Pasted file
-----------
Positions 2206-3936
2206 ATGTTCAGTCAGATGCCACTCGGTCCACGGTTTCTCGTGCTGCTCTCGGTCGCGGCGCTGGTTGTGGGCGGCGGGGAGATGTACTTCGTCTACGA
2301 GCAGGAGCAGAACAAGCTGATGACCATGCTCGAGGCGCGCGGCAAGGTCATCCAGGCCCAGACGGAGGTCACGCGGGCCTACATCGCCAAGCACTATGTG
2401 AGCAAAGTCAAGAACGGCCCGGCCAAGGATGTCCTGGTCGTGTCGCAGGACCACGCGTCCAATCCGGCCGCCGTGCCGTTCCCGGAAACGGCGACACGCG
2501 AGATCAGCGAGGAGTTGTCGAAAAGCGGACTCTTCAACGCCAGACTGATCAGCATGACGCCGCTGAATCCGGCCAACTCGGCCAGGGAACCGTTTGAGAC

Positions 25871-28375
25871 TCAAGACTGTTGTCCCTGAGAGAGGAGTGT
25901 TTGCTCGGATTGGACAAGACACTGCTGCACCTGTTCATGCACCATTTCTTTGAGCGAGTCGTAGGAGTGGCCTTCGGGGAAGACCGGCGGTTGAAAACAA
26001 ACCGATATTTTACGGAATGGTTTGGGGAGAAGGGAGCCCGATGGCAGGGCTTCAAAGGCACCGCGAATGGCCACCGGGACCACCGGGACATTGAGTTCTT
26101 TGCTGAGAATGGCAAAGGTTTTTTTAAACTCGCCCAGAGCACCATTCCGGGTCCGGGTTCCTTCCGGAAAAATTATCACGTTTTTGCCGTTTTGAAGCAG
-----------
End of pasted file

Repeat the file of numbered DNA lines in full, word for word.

Positions 2206-3936
2206 ATGTTCAGTCAGATGCCACTCGGTCCACGGTTTCTCGTGCTGCTCTCGGTCGCGGCGCTGGTTGTGGGCGGCGGGGAGATGTACTTCGTCTACGA
2301 GCAGGAGCAGAACAAGCTGATGACCATGCTCGAGGCGCGCGGCAAGGTCATCCAGGCCCAGACGGAGGTCACGCGGGCCTACATCGCCAAGCACTATGTG
2401 AGCAAAGTCAAGAACGGCCCGGCCAAGGATGTCCTGGTCGTGTCGCAGGACCACGCGTCCAATCCGGCCGCCGTGCCGTTCCCGGAAACGGCGACACGCG
2501 AGATCAGCGAGGAGTTGTCGAAAAGCGGACTCTTCAACGCCAGACTGATCAGCATGACGCCGCTGAATCCGGCCAACTCGGCCAGGGAACCGTTTGAGAC

Positions 25871-28375
25871 TCAAGACTGTTGTCCCTGAGAGAGGAGTGT
25901 TTGCTCGGATTGGACAAGACACTGCTGCACCTGTTCATGCACCATTTCTTTGAGCGAGTCGTAGGAGTGGCCTTCGGGGAAGACCGGCGGTTGAAAACAA
26001 ACCGATATTTTACGGAATGGTTTGGGGAGAAGGGAGCCCGATGGCAGGGCTTCAAAGGCACCGCGAATGGCCACCGGGACCACCGGGACATTGAGTTCTT
26101 TGCTGAGAATGGCAAAGGTTTTTTTAAACTCGCCCAGAGCACCATTCCGGGTCCGGGTTCCTTCCGGAAAAATTATCACGTTTTTGCCGTTTTGAAGCAG